IHA Daily Briefing: April 7

Wednesday, April 7, 2021
Action Required for COVID-19 Telehealth Funding Program 
IHA Leadership Webinar on April 29: Expanding Telehealth 
FEMA Funding Available for Reopening of Eligible Facilities 
HCWs Continue to Face Serious Mental Health Challenges 
State, National, Global COVID-19 Updates 
CDC & SHEA Virtual Conference on HAIs

Action Required for COVID-19 Telehealth Funding Program
The Federal Communications Commission (FCC) recently released new details and rules regarding $250 million in available funding for Round 2 of the COVID-19 Telehealth Program. The grant program is intended to provide immediate support to providers responding to the pandemic by fully funding certain telecommunications services, information services, and devices necessary to provide critical connected care services.

The application window is expected to open by April 30, 2021; however, interested providers are strongly urged to take the following immediate actions to prepare to apply:

  • Obtain an eligibility determination from the Universal Service Administrative Company (USAC) by filling out FCC Form 460, available here. (Contact USAC for specific questions about eligibility and completing the form at (800) 453-1546 or RHC-Assist@usac.org.);
  • Obtain an FCC Registration Number (FRN) by registering in the CORES system here; and
  • Register with System for Award Management here.

Round 2 funding was provided by Congress in the December 2020 Consolidation Appropriations Act, and builds on the initial $100 million investment Congress made when establishing the program in the CARES Act.

A list of eligible services and devices is provided in the newly released FCC report and order, beginning on page 44. Funding will be awarded in two phases. The first phase will include at least $150 million awarded to the highest-scoring applicants based on a points system, with priority given to providers located in hotspot and low-income areas; applicants who applied for, but did not receive funding in Round 1; Critical Access Hospitals; those located in healthcare professional shortage areas; and rural counties, among others.

The second phase of funding will be distributed once the initial group of awardees is identified. Applicants outside this group will be provided a 10-day period to supplement their applications before being re-ranked and the second round of funds distributed.

An FCC press release is here. Copies of previously submitted applications are here.

IHA Leadership Webinar on April 29: Expanding Telehealths 
The use of telehealth exploded last year, helping patients continue care safely during the pandemic. Learn how to build viable programs by participating in “Telemedicine Post-COVID-19, Hospital at Home and Expansion of Technology,” an IHA webinar on April 29. From 11 a.m. to noon, Daniel Kraft, MD, will lead this first webinar of IHA’s five-part Leadership Speaker Series, which runs through August.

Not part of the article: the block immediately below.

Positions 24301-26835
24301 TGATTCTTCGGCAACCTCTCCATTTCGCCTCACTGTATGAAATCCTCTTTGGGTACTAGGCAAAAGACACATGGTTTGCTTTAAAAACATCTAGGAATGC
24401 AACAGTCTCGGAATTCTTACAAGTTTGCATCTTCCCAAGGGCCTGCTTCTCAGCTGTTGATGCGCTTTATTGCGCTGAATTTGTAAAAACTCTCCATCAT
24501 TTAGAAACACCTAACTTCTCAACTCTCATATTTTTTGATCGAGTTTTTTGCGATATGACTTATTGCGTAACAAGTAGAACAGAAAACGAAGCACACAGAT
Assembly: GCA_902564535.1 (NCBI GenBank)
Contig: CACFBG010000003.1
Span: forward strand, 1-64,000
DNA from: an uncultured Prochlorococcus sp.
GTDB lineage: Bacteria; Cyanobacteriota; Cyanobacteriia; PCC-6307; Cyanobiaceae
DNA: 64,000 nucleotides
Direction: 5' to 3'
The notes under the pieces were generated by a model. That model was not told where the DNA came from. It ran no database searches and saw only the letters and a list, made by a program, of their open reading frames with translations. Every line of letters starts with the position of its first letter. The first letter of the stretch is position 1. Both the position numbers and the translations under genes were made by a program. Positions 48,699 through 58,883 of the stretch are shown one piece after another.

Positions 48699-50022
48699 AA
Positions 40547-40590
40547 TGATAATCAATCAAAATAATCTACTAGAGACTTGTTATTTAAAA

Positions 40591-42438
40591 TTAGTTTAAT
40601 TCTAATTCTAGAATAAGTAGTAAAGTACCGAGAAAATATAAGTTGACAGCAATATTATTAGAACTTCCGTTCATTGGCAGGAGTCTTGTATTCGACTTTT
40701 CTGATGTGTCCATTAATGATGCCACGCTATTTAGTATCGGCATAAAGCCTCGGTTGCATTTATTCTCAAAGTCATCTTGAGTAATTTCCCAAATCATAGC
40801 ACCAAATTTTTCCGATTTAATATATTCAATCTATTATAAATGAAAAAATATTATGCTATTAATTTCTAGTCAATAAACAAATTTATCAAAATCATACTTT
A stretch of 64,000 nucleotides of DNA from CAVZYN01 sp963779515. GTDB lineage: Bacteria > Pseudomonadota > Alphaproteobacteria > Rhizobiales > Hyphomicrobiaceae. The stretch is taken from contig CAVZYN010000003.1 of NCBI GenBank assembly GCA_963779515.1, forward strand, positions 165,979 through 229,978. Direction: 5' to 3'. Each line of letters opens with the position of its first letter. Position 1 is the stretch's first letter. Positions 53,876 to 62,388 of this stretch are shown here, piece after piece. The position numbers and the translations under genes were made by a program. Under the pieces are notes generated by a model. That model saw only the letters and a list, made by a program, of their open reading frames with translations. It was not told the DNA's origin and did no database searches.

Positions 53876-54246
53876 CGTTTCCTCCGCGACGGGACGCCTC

Dr. Kraft is a Stanford- and Harvard-trained physician-scientist with more than 25 years of experience in clinical practice, biomedical research and healthcare innovation. During the webinar, he will discuss:

  • Telehealth’s potential to increase access to care for diverse patients;   
  • Long-term implications for prevention, therapy and more; and   
  • Methods to scale this innovation into the post-pandemic world.

The Leadership Speaker Series, “Returning to New: Navigating Beyond COVID-19 in a New Healthcare World,” is designed to help C-suite and department leaders adapt to evolving technology and patient needs. Subsequent sessions will cover diversity and inclusion, supply chain, staff well-being and rural healthcare. See our flyer for details on speakers and continuing education credits. Register today

FEMA Funding Available for Reopening of Eligible Facilities
The Federal Emergency Management Agency (FEMA) recently announced availability of 100% federal funding under the public assistance (PA) program for eligible costs and work necessary to safely reopen and operate certain facilities, including private nonprofit medical facilities. This interim policy applies to eligible costs incurred and work conducted between Jan. 21 and Sept. 30, 2021.

PA recipients cannot use FEMA funds for costs reimbursed by other sources; however, the interim policy stressed that FEMA PA dollars are not considered funding of last resort. Eligible expenses include, but are not limited to, the purchase and distribution of face masks and personal protective equipment (PPE), COVID-19 diagnostic tests, and screening and temperature scanning. PA recipients must comply with all applicable policies, including assurance that FEMA funds support equitable treatment of highest-risk and underserved populations as determined by established measures of social and economic disadvantage (e.g., the CDC Social Vulnerability Index).

HCWs Continue to Face Serious Mental Health Challenges
More than a year into the COVID-19 pandemic, a majority of frontline healthcare workers say the crisis is taking a toll on their mental health, including about 3 in 10 who either received mental health services or thought they needed them directly as a result of the pandemic. That’s according to a new Kaiser Family Foundation/The Washington Post national survey of more than 1,300 frontline healthcare workers (those with direct contact with patients and their bodily fluids), representing people working in hospitals, doctors’ offices, outpatient clinics, nursing homes and assisted care facilities, and those working in home healthcare.